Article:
2) read a total of 15,000 pages (I failed that by 333 pages…)
    3) finish all Bookcrossing books on Mount TBR
  • 2006: read 10 books with numbers 0-9 in their title
  • 2007: read all books on the Best Dutch Book (ever) shortlist that I haven’t read yet

More about these challenges can be found in my post about my 2008-2009 challenge, except for 2007 which has its own blogpost.

Speaking about collective challenges, up until yesterday (LOL) I’ve only joined the SIY (Set It Yourself) challenge at Bookcrossing several times. I’ll let the title speak for itself ;)

Having said all this… (thanks for hanging on ;) it might just be that I grew up in the Eighties so that I’m addicted to making lists, like Rob Fleming in Nick Hornby’s book High Fidelity ;)

resemblance

I promised to write about my 2008 reading challenge. I’ll do it in English because I want this post to be available to international readers.

My challenge is to read 12 of 13 titles from the longlist of the Dutch election for Best Foreign Book that were already on my wishlist. So I will choose twelve books out of the next listing:

The Corrections by Jonathan Franzen
The Amazing Adventures of Kavalier and Clay by Michael Chabon read in 2008
The Pillow Book by Sei Shonagon

Possession by A.S. Byatt read in 2008
The Remains of the Day by Kazuo Ishiguro read in 2009
New York Trilogy by Paul Auster read in 2008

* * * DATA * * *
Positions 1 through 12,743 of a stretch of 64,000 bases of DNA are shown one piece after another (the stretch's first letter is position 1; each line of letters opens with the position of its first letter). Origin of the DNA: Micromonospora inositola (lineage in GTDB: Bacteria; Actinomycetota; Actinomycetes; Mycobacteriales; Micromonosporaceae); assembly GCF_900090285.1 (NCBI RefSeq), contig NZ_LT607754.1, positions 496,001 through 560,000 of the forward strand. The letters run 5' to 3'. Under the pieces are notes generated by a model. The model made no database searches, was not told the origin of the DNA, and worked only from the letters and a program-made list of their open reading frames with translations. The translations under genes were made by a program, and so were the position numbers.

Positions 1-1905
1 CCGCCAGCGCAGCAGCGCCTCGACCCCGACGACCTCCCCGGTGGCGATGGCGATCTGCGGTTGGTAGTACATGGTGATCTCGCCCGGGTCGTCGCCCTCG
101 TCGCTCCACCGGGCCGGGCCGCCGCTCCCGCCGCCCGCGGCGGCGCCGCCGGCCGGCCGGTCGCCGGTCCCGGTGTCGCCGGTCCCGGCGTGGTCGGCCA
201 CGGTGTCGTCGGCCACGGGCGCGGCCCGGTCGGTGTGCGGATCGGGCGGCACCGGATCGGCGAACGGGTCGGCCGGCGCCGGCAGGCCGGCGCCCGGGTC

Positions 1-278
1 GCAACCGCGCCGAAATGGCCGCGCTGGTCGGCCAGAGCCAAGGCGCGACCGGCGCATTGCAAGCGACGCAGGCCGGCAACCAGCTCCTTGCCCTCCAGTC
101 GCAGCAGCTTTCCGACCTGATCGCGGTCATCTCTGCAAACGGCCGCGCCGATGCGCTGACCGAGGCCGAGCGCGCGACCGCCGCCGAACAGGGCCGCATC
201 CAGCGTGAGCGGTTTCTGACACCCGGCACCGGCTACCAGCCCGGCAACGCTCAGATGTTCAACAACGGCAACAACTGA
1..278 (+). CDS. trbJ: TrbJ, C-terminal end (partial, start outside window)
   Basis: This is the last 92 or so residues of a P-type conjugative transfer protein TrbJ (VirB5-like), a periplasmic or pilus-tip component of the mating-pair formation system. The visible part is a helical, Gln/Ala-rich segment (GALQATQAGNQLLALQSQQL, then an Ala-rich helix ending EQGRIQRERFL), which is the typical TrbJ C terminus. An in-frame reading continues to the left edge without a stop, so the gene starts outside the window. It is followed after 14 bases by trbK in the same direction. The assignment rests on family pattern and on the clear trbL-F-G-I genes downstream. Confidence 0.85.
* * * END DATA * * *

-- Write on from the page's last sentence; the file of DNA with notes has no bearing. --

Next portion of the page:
The Sea, the sea by Iris Murdoch
In Patagonia by Bruce Chatwin read in 2008
The Golden Notebook by Doris Lessing read in 2008
To Kill a Mockingbird by Harper Lee read in 2009
Pnin by Vladimir Nabokov read in 2008
The Grapes of Wrath by John Steinbeck read in 2009

The Chosen by Chaim Potok

Up until now I’ve read three of them and handling the fourth so I’m not reaching my target of one book a month ;) But I’ll be updating this post along the way.

For four successive years now I have given myself a reading challenge. It usually just presents itself to me somewhere in the first few months :)

2005 really had three challenges: first to read a book from each decade from 1900 until ‘now’. In that one I succeeded :)

1900-1909: Van oude mensen, de dingen, die voorbijgaan… by Louis Couperus (1906)
1910-1919: Dichtertje by Nescio (1917)
1920-1929: The Bridge of San Luis Rey by Thornton Wilder (1927)
1930-1939: Scoop by Evelyn Waugh (1938)
1940-1949: Eens was ik een mens (Se questo è un uomo) by Primo Levi (1947)
1950-1959: Het stenen bruidsbed by Harry Mulisch (1959)
1960-1969: De verzamelaar (The collector) by John Fowles (1963)
1970-1979: Vanonder de koperen ploert by Hans Vervoort (1975)
1980-1989: Strangers by Taichi Yamada (1987)
1990-1999: The Samurai’s Garden by Gail Tsukiyama (1995)
2000-2009: Saturday by Ian McEwan (2005)

Secondly I wanted to read a total of 15,000 pages in 2005… I failed that! :-o At 14,767 I was just a few pages short. Thankfully I did accomplish my third mission to finish all Bookcrossing books on Mount TBR (To Be Read).

In 2006 I read 10 books with the numbers 0-9 in their titles:
0 – Less than zero by Bret Easton Ellis
1 – One flew over the cuckoo’s nest by Ken Kesey
2 – The man who cast two shadows by Carol O’Connell
3 – Driedaagse reis (Three day road) by Joseph Boyden / The third man by Graham Greene
4 – The fourth hand by John Irving
5 – Slaughterhouse-Five by Kurt Vonnegut
6 – Studio Zes (Studio Sex) by Liza Marklund
7 – Seven up by Janet Evanovich
8 – Eight cousins by Louisa May Alcott
9 – The ninth life of Louis Drax by Liz Jensen

And in 2007 I managed to read all books on the Best Dutch Book shortlist that I hadn’t already read before starting the challenge. Look at this earlier post about which books I’m talking. All Dutch titles of course…

This post will be edited later on to add cover pics…